What is an SPD?
A Summary Plan Description (SPD) is simply a summary of the plan document. It is the document that informs your plan participants about how the plan operates and is managed. Therefore, it is required to be written using language that can be easily understood by your average plan participant. A well written SPD will be straightforward, use appropriate and clarifying examples, and avoid the use of technical jargon or legalese.
What needs to be in the SPD?
Section 102 of the Employee Retirement Income Security Act (ERISA) specifies what information should be disclosed in the SPD. Some of those items include:
- The name of the plan
- The name, address, and EIN of the plan sponsor
- The requirements to be eligible to participate in the plan
- The procedures for calculating service in the plan
- The source of the contributions to the plan and the methods used to calculate the amount of those contributions
- The procedures and timing for plan benefit payments
Who needs to receive a copy of the SPD?
Under ERISA, the SPD is required to be furnished to each participant who is eligible to participate in the plan and to each beneficiary who is receiving benefits under the plan. This also includes any terminated employees who have vested balances in the plan.
How often does the SPD need to be provided to participants?
An SPD should be provided to participants within 90 days after they become eligible to participate in the plan. Employers can satisfy this requirement by providing an SPD to employees as soon as they are hired. For a new plan that has just been established, an SPD must be provided within 120 days of the plan’s effective date. Additionally, a copy of the SPD must always be provided to participants and beneficiaries within 30 days of receiving a written request for one.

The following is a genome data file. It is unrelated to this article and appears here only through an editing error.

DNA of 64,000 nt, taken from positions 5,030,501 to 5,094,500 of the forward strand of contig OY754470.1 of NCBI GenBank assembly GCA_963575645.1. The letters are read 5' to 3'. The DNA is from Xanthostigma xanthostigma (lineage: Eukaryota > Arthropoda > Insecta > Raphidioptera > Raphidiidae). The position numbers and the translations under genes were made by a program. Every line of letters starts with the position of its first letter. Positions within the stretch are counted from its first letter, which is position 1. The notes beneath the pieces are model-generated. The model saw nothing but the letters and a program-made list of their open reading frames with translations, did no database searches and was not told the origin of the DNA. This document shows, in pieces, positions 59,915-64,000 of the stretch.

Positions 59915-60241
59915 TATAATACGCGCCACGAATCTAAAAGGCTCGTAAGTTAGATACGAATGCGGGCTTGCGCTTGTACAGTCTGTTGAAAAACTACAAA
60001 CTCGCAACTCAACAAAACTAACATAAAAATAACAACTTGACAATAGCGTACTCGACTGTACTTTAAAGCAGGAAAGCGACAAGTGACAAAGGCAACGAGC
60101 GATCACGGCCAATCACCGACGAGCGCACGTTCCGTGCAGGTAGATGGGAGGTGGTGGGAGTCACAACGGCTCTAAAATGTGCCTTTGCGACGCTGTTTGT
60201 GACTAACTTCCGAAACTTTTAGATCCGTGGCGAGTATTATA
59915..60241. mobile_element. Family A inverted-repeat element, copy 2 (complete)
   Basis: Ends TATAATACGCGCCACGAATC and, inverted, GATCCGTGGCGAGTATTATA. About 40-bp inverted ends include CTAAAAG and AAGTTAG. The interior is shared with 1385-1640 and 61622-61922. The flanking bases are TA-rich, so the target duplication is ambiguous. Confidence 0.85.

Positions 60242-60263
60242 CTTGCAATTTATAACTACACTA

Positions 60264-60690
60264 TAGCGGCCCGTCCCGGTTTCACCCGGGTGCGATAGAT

How often does the SPD need to be updated?
If the plan has been amended or revised within a 5-year period, a new and updated SPD must be distributed to participants. If there has been no change to the plan, the original SPD must be distributed to plan participants every 10 years.
In addition, for any material changes that are made to the provisions of the plan, a Summary of Material Modifications (SMM) must also be distributed to participants. This SMM must be provided to participants within 210 days after the end of the plan year in which those changes were made.
What are the consequences of not adhering to ERISA requirements surrounding SPDs?
The Department of Labor can assess a penalty of up to $147 per day, per request if a plan sponsor fails to provide participants a copy of the SPD in a timely manner, or within 30 days of a written request.
Also, any discrepancies between the provisions of the plan document and the provisions described in the SPD could cause administration errors or disputes that could ultimately lead to litigation.
Not having an SPD at all could even potentially trigger a plan audit by the Department of Labor, as well.
If you have questions about whether your plan’s SPD is in compliance with ERISA requirements, we recommend that you consult with your plan’s legal counsel who is experienced in ERISA matters and familiar with the details of your plan’s provisions.